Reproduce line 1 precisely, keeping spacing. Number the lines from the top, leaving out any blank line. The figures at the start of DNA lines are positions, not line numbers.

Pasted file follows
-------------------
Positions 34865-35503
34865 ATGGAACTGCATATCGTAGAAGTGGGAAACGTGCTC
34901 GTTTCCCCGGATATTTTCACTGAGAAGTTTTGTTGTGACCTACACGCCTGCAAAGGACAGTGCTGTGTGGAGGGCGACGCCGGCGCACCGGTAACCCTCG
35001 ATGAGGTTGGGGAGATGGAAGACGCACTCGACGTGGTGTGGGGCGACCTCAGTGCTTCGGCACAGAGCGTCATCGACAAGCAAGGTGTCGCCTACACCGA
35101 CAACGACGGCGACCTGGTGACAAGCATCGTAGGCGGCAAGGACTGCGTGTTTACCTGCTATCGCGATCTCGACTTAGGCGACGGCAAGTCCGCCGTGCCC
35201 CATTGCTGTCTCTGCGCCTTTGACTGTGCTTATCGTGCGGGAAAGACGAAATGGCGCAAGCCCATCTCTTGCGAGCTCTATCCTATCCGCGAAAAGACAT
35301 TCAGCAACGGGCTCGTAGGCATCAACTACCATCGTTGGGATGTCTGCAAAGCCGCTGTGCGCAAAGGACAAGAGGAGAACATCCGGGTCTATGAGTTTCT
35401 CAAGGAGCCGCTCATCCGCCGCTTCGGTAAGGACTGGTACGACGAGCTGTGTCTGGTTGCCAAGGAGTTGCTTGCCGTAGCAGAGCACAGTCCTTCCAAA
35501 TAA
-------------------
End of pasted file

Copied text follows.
Positions 34865-35503